Stump trolls are entirely nocturnal; they spend the night foraging for food and singing to themselves in low tones, below what most species can hear. They use these songs primarily for their own entertainment, but they are also used to communicate to other stump trolls about resources in the area, if they are looking for company, information about predators, and so on. Stump trolls may go for years without interacting with one another, but communicate with their neighbors every night. During the day they settle in one place to sleep; they may have just one nesting site or several, but they will not move until the sun has set. It has been proposed that the sunlight paralyzes them, similar to a gargoyle, but this has not been confirmed.
Stump troll infants are born in groups of 3-7, to at least two adult troll parents. At birth they more resemble a root ball or chunk of wood in shape and coloring, but their limbs are more of a pale grey and they won’t develop their bark-like skin until they are 3 weeks old. At that point they are effectively self-sufficient and will travel alone to look for food, though they stay close to their parents for a number of years before they slowly increase their distance and find their own nest sites. Troll parents stay in the same area for those years, but do not form permanent partnerships with each other and will leave once the children are grown. They may have as many as 7 litters in their lifetime, but usually have several different partners rather than one.
Growing stump trolls develop more elaborate camouflage over time, with false branches, scarred bark and even woodpecker holes developing on their skin. Stump trolls have little to no feeling in their skin and are not bothered if actual insects or birds nest on them or eat the outer layer of bark. Lichen and moss growing on them is very common, and even ideal, as it helps them appear all the more stump-like, and they may cultivate it as well. There is some evidence they also use it as a secondary food source.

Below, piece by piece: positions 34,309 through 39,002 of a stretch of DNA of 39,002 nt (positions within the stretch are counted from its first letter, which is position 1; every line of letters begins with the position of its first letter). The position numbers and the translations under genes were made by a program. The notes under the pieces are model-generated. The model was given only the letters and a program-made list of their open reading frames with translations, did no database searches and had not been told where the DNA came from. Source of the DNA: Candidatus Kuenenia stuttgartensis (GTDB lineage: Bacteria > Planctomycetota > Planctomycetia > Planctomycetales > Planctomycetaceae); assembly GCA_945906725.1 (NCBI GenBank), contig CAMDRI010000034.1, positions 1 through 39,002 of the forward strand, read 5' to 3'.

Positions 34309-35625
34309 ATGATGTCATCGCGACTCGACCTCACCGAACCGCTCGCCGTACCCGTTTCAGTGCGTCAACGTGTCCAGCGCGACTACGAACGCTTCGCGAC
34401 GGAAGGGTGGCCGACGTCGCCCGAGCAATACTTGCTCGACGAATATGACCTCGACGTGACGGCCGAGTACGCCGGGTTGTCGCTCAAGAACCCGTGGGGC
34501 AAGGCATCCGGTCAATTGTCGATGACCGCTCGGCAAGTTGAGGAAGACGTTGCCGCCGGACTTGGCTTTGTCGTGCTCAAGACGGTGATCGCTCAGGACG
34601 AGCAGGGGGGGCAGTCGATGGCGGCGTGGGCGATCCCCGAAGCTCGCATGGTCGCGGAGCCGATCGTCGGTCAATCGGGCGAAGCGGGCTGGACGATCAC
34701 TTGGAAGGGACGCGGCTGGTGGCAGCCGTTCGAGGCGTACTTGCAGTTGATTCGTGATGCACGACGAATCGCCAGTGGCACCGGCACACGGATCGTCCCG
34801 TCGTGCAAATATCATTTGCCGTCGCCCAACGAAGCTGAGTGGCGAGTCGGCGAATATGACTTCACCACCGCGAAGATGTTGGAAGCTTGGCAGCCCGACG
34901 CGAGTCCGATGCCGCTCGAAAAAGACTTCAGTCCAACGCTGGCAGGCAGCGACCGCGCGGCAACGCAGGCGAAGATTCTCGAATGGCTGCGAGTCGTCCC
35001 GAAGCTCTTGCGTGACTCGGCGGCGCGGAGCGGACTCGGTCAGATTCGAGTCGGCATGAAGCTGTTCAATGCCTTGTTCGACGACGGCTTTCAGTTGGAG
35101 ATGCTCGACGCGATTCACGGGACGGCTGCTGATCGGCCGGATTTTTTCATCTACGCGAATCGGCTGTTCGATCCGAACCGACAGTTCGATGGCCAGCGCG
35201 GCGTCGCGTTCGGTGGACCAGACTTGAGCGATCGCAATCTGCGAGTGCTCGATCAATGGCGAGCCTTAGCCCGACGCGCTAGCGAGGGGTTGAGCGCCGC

Stump trolls can live for centuries, and at this time there is no recorded case of one dying of old age. They get slower and more elaborately camouflaged with age, and may not bother foraging every night over time. When they do die, they simply settle down to the ground and in all respects appear to become a rotten stump on the ground. Stump trolls do not consider these brethren as dead, merely sleeping, though whether this is true or just a kinder way of looking at things is unclear. There have been cases where a stump troll has gotten up and started moving again after decades of sleep, so there is the possibility that they are in fact immortal and just need more rest with age.
Stump trolls do not actively avoid other species, but as they only move at night and cannot communicate with most species due to their low, deep voices, they rarely interact with others. They do appear to understand speech at human-level hearing. Many will live near or on mountain trolls and can communicate with them, and they are generally fond of dryad groves though the two species are not known to directly interact. Stump trolls are fond of satyr wine and other forms of alcohol, but as satyrs and fauns travel through the year and stump trolls tend to stay in one area, they don’t interact on a consistent basis. They consider social interaction something to be done rarely, and are content to spend most of their time alone, listening to the movement of the earth and rumble of the mountains, sounds that are hard to appreciate without their range of hearing. Their songs, if one can hear them, are said to be some of the most beautiful sounds on earth.
If a human does come across one, while they are awake, the stump troll will likely continue what they are doing rather than attempt to communicate or even acknowledge the other; unless they were seeking company of some kind, they consider any conversation attempts as rude and invasive, and will try to leave instead of engage.
Stump trolls are content to do their own thing, are too slow to be an active attacker for most species, and won’t take food or resources that haven’t already begun to decompose, so thus they pose no threat to anyone. There wouldn’t truly be a reason to need to harm one.